“Jesus answered her, ‘If you knew the gift of God and who it is that asks you for a drink, you would have asked him and he would have given you living water.’ ‘Sir,’ the woman said, ‘you have nothing to draw with and the well is deep. Where can you get this living water? Are you greater than our father Jacob, who gave us the well and drank from it himself, as did also his sons and his flocks and herds?’
Jesus answered, ‘Everyone who drinks this water will be thirsty again, but whoever drinks the water I give him will never thirst. Indeed, the water I give him will become in him a spring of water welling up to eternal life'” (John 4:10-14 NIV).
It seems that this woman had not yet caught on to Jesus’ meaning. You see, when Jesus used the term “living water,” she may have thought that He was referring to “running water” or the kind of water that you would see flowing in a river or a stream. Since neither of these happened to be nearby, this lady seems understandably confused. However, Jesus’ intention was to show her need for the “water of life” that He could provide.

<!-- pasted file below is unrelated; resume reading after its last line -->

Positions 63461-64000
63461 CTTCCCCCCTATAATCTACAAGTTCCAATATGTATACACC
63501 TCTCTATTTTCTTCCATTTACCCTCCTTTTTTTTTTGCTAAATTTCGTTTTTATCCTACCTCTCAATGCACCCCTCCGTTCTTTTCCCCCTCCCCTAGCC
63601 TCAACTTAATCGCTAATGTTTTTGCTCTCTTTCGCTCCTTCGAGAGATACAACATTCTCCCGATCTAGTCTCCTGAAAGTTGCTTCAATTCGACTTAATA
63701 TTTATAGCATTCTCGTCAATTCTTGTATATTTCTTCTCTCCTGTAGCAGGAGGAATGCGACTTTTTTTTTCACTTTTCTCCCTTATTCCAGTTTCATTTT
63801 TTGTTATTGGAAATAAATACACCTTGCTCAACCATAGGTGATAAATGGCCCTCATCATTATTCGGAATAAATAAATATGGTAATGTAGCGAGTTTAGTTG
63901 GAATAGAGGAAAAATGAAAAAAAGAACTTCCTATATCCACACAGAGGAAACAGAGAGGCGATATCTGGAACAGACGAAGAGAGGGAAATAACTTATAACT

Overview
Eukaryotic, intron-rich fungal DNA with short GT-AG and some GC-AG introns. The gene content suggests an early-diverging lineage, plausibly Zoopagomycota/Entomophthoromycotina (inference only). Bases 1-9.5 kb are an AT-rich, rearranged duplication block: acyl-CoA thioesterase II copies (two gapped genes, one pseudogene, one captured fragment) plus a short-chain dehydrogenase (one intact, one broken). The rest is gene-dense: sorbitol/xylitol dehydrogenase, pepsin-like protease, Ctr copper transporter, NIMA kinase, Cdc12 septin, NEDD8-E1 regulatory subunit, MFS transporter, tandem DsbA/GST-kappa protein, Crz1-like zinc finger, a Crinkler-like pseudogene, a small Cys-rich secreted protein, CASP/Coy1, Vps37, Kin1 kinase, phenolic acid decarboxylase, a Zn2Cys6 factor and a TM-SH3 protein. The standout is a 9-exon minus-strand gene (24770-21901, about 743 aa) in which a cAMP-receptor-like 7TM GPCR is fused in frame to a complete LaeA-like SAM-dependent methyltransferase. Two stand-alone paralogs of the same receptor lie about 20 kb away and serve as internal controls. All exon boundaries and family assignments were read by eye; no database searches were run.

To understand what Jesus meant by this phrase, we simply need to read something that He once said that’s recorded in John 7:37-39…
“On the last and greatest day of the Feast, Jesus stood and said in a loud voice, ‘If anyone is thirsty, let him come to me and drink. Whoever believes in me, as the Scripture has said, streams of living water will flow from within him.’ By this he meant the Spirit, whom those who believed in him were later to receive…” (NIV).
So with this in mind, we can understand why Jesus answered her question in the way that He did. In any event, it’s clear that Jesus certainly has her attention…
“The woman said to him, ‘Sir, give me this water so that I won’t get thirsty and have to keep coming here to draw water'” (John 4:15 NIV).
Now this woman may not have understood everything that Jesus meant, but she knew this much- if this stranger could provide her with water that would keep her from ever getting thirsty again, she was definitely interested…